On 22nd May 1955, Monaco hosted its first Formula 1 Grand Prix since the first year of the World Championship, 1950. Going into the race, Mercedes were the big favourites who entered three cars, two of which were for star drivers Argentina’s Juan Manuel Fangio and Englishman Stirling Moss.
Ferrari answered the challenge with four cars: two 625 F1s for Italy’s Giuseppe Farina and France’s Maurice Trintignant and two 555 F1s for the American Harry Schell and Italy’s Piero Taruffi. Qualifying was a disaster for the Scuderia: the first row featured Fangio in the Mercedes and Alberto Ascari in the Lancia, with the best of the Ferrari, the Trintignant car, only ninth.
The race was chaotic to say the least: Trintignant got away slowly, dropping to tenth but regained the place after two laps. Farina then got it wrong, hitting the barrier, damaging a wheel and having to pit for repairs, while Trintignant thus moved up to sixth.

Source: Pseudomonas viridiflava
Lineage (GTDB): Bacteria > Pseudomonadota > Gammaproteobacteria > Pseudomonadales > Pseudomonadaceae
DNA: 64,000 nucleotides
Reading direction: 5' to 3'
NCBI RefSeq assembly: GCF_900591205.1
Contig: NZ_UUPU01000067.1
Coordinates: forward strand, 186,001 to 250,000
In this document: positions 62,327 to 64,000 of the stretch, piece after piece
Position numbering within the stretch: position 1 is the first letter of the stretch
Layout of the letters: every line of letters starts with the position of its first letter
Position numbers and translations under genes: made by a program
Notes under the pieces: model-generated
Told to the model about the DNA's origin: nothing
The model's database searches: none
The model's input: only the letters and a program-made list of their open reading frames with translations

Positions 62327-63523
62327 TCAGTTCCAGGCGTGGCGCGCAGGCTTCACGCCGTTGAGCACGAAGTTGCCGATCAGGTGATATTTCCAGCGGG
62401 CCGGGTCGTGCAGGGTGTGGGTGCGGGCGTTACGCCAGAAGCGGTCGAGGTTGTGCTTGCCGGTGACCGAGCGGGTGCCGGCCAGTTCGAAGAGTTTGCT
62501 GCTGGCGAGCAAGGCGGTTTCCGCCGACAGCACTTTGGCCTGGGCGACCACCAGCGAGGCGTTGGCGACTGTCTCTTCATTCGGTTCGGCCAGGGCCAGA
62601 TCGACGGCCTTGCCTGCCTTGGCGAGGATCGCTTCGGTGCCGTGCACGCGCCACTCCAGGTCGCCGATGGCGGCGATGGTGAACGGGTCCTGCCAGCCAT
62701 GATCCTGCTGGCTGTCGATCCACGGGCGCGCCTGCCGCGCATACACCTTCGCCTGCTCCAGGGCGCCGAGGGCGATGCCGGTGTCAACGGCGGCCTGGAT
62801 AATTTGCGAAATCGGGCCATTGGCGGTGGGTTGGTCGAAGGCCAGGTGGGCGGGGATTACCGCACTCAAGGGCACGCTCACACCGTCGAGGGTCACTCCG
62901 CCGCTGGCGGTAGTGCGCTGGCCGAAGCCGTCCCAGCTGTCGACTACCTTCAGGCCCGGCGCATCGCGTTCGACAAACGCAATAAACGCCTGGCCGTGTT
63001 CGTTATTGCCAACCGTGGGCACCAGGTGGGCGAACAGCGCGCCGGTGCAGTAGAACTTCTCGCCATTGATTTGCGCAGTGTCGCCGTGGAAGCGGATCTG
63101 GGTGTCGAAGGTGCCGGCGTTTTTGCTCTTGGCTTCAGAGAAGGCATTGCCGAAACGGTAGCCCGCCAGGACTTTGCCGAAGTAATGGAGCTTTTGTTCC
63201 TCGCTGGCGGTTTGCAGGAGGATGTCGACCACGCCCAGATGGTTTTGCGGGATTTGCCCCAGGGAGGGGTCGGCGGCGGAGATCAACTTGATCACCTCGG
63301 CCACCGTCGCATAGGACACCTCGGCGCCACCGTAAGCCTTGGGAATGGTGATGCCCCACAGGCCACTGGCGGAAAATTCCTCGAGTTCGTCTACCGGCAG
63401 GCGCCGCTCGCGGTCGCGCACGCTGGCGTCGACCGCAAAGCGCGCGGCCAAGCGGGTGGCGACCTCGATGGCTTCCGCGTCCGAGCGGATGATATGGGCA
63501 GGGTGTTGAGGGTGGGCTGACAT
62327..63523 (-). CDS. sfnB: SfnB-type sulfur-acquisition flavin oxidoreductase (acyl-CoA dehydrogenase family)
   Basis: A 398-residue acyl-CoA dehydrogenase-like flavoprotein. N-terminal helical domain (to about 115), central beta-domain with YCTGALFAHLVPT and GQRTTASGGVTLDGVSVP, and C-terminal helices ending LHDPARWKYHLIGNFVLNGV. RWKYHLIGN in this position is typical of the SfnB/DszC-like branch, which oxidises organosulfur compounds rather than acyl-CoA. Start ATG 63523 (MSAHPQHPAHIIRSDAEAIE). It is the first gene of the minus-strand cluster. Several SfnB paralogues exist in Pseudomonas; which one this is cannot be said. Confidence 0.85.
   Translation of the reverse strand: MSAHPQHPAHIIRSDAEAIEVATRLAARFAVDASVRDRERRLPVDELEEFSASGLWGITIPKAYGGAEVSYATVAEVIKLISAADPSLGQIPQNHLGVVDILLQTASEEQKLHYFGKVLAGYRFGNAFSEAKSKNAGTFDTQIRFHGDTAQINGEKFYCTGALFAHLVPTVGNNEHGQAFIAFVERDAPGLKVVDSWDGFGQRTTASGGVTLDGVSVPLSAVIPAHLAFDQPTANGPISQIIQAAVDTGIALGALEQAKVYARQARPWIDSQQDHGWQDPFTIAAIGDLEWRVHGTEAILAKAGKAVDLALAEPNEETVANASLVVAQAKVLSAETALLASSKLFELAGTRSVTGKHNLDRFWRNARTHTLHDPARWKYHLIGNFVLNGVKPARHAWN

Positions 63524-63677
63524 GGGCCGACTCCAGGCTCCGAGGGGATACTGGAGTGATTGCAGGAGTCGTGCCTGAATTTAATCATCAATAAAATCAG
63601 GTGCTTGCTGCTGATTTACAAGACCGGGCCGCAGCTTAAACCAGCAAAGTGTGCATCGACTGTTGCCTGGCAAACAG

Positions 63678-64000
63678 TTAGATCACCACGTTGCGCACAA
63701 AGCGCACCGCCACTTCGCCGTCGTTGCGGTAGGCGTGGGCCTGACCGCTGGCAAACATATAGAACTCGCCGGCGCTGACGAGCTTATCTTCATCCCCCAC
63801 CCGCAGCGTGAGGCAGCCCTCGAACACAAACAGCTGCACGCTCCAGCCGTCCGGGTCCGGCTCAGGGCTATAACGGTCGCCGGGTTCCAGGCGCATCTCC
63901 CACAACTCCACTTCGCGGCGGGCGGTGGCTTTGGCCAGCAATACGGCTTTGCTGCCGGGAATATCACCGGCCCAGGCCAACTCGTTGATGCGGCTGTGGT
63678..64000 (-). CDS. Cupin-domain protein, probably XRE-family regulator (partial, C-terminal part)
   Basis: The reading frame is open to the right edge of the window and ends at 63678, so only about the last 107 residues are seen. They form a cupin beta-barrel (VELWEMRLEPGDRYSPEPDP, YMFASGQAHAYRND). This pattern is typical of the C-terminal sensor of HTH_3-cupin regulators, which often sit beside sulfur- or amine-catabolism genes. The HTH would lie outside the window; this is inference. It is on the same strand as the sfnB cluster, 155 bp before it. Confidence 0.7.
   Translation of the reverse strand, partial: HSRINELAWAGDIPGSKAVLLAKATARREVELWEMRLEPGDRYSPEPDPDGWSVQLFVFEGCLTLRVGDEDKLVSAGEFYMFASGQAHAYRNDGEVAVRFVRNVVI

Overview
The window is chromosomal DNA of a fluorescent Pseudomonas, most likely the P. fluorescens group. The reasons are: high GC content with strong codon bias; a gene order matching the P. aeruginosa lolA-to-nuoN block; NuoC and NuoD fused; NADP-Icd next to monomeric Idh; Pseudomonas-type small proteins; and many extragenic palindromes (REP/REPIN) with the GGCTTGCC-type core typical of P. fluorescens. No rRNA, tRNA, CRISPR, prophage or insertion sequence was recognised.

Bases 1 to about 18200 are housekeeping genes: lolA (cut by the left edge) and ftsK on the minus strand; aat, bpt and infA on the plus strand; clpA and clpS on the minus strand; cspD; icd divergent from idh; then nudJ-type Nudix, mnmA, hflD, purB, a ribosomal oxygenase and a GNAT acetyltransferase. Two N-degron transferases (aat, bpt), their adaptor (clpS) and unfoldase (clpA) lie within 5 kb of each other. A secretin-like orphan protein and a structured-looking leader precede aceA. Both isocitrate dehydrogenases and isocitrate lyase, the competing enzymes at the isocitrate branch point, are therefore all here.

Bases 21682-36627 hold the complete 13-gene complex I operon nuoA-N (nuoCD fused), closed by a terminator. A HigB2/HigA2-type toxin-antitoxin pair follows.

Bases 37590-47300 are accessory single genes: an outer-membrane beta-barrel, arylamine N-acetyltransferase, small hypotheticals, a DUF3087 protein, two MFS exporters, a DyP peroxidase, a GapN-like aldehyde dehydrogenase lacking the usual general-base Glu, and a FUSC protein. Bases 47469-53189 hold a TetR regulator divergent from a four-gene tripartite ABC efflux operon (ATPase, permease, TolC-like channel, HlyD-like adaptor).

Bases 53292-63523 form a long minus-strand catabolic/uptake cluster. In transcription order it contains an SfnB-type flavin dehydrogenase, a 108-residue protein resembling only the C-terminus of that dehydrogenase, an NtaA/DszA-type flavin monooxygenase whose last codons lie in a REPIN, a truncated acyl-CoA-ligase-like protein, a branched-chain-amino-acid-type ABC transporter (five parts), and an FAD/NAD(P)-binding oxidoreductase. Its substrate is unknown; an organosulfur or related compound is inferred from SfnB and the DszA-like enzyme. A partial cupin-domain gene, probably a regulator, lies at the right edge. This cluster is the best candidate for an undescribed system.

Ahead of him began a serious of happy coincidences; Eugenio Castellotti had a puncture in the Lancia and had to pit, while Jean Behra had to stop to top up the oil in his Maserati. Out in front, Fangio led Ascari and Moss. The Englishman went out with a broken engine and Ascari, possibly distracted by everything going on, got the approach to the port chicane completely wrong, he and his car ending up in the harbor. It was a scary accident, but the Italian emerged with just a broken nose and an unplanned bath. Fangio had victory in sight but suffered a mechanical failure. So Trintignant, quick and consistent only had to cross the line, looking after his car for the final 20 laps. It was the Frenchman’s first win and Ferrari’s first in Monaco. He was surrounded by Italians on the podium, Castellotti and Cesare Perdisa, the latter having shared his Maserati with Behra, when the Frenchman’s car had failed.